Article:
Primitive Knowledge Base
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Frequently Asked Questions
Does Primitive have a token?
No. Primitive does not have a token.
What is Primitive?
Primitive is an automated market maker ("AMM"), a type of decentralized exchange that is used to trade tokens.
What is an Automated Market Maker?
Automated market makers are a type of decentralized exchange for swapping tokens using mathematical pricing rules.
Primitive's AMM is a special type of exchange called a Replicating Market Maker ("RMM"). The main difference between regular AMMs and RMM is that the price of a token in an RMM pool will get closer to the pool's strike price over time, called liquidity compression.
What is a Replicating Market Maker?
RMMs hold all deposited tokens in replicating portfolios, which are a basket of assets designed to track a target payoff.
Primitive RMM-01 is designed to replicate the payoff of a covered call option.
What makes Primitive different from other AMMs?
Primitive is designed with the liquidity provider in mind.
Liquidity providers choose the price their tokens are sold at, if the tokens ever reach that price during the pool's lifetime.
In other AMMs, tokens are constantly sold when their price goes up and bought when their price goes down.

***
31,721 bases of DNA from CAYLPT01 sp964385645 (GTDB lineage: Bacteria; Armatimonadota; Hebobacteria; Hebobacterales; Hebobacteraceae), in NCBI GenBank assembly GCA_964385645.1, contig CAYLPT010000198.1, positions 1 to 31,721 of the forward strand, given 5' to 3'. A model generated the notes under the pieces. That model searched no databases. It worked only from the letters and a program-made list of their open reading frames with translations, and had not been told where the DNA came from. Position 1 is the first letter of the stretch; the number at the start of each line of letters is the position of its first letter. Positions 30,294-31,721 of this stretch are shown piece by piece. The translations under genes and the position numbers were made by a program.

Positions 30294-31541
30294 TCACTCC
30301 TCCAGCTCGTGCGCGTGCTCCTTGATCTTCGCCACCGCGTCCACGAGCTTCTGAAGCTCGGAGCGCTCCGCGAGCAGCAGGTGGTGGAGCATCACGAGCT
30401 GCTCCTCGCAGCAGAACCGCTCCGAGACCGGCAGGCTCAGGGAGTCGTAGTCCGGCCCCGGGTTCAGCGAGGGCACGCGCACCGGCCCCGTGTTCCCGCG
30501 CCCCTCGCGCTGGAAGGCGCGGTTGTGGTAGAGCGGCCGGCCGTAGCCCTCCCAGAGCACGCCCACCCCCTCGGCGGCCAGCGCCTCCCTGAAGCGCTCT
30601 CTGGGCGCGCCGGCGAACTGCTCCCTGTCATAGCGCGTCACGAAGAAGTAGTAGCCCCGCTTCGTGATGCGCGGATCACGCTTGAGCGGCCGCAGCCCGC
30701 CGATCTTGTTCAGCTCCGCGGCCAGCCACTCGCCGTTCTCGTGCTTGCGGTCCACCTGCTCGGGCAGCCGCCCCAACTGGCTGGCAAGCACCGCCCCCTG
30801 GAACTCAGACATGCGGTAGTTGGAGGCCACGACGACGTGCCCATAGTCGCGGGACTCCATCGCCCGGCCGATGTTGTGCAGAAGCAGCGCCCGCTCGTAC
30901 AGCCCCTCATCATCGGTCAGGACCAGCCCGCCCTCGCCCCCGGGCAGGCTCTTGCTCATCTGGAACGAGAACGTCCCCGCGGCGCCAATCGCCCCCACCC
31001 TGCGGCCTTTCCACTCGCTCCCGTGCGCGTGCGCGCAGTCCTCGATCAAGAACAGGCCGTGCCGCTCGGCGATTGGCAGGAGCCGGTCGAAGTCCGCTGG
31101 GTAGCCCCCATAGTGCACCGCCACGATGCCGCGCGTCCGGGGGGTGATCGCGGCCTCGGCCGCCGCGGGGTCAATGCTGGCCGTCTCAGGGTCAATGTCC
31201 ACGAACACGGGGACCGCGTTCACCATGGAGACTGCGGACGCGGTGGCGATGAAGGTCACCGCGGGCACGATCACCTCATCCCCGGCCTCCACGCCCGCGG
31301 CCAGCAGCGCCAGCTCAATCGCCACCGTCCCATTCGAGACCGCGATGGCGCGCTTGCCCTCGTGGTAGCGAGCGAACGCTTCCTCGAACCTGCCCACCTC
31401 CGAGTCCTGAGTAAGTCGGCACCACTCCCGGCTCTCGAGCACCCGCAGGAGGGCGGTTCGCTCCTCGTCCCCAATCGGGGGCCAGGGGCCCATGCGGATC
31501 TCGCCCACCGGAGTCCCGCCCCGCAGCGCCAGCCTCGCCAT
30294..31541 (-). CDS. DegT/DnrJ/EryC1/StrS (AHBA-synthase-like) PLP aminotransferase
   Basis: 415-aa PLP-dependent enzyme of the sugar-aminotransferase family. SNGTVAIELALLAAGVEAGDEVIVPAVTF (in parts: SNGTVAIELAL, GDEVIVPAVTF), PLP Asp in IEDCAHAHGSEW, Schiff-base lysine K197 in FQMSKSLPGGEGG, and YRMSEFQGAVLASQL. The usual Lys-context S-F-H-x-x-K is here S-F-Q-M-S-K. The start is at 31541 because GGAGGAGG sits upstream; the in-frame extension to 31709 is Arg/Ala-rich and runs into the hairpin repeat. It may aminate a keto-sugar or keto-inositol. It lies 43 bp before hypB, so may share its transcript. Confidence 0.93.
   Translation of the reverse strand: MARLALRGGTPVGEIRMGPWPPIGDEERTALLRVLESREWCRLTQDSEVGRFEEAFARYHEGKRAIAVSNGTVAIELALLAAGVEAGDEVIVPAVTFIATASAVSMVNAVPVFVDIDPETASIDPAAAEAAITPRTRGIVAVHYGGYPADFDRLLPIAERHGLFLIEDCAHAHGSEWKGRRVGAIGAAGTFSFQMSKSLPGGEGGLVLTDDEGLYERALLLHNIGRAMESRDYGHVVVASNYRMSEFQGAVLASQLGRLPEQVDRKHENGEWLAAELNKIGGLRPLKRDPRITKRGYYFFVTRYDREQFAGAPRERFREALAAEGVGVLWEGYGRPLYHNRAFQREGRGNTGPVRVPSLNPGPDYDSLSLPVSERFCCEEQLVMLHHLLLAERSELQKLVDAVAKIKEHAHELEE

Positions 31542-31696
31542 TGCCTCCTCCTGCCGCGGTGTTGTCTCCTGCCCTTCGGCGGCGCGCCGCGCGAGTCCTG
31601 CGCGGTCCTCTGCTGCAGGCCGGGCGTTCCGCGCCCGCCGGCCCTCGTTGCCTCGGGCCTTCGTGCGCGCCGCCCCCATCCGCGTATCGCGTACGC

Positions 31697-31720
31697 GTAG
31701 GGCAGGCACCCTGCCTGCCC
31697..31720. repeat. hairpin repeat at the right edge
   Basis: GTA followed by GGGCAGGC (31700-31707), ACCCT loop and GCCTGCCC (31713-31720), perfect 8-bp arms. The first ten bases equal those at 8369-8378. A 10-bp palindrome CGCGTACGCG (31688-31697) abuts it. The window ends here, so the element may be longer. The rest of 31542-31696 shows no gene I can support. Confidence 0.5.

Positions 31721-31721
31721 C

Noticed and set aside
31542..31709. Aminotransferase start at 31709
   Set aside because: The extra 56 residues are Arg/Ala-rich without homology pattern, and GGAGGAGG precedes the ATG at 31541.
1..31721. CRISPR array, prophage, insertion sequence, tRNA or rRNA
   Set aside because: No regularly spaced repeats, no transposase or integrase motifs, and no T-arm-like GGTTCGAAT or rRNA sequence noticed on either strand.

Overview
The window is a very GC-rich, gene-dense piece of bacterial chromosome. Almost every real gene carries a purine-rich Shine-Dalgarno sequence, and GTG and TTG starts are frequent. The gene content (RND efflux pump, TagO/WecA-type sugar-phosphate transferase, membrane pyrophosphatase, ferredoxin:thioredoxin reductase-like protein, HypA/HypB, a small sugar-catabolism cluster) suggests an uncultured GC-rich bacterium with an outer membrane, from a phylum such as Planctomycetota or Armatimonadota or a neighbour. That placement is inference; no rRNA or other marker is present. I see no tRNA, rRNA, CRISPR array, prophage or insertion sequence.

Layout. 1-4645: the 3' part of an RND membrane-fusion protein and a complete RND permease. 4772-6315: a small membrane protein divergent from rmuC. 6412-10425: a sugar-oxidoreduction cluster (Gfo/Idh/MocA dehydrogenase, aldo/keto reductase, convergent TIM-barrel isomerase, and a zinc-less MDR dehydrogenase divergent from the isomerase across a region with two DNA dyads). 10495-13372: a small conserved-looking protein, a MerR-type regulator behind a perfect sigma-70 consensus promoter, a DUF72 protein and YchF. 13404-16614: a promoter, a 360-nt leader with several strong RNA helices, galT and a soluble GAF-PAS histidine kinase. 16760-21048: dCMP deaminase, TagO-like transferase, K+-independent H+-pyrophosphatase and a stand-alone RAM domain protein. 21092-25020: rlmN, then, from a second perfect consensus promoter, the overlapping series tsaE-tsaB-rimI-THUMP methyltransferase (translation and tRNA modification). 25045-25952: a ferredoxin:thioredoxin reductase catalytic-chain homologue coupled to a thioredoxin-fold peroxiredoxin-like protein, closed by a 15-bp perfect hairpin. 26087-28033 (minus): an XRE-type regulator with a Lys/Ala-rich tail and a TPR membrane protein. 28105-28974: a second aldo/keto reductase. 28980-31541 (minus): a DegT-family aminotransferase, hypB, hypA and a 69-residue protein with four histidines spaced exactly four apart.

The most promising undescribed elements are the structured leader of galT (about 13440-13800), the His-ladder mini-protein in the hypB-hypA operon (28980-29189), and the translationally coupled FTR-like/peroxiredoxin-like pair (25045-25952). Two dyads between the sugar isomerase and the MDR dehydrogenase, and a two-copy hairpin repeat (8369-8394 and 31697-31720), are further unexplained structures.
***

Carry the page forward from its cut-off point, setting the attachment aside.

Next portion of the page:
What markets are available on Primitive?
A pool can be deployed for any token pair by anyone because the Primitive smart contracts are permissionless.
Does Primitive use price feeds from oracles?
No. Primitive is not dependent on any external price feeds.
Does the Primitive team control the protocol?
No. There are no administrative functions that exist in the Primitive RMM smart contracts.
Does the Primitive team take fees from the protocol?
No. The protocol is free to use. Fees are taken from token swaps and are only distributed to the depositors of the pool.
What risks are there when using Primitive?
There is a risk that deposited tokens are sold for the strike price of the pool, effectively selling early.
There is a risk that no trading fees are earned because no trades occurred in the pool.
The smart contracts are audited by five professional security firms, however, smart contract risk is always present and caution should be exercised at all times when interacting with decentralized products.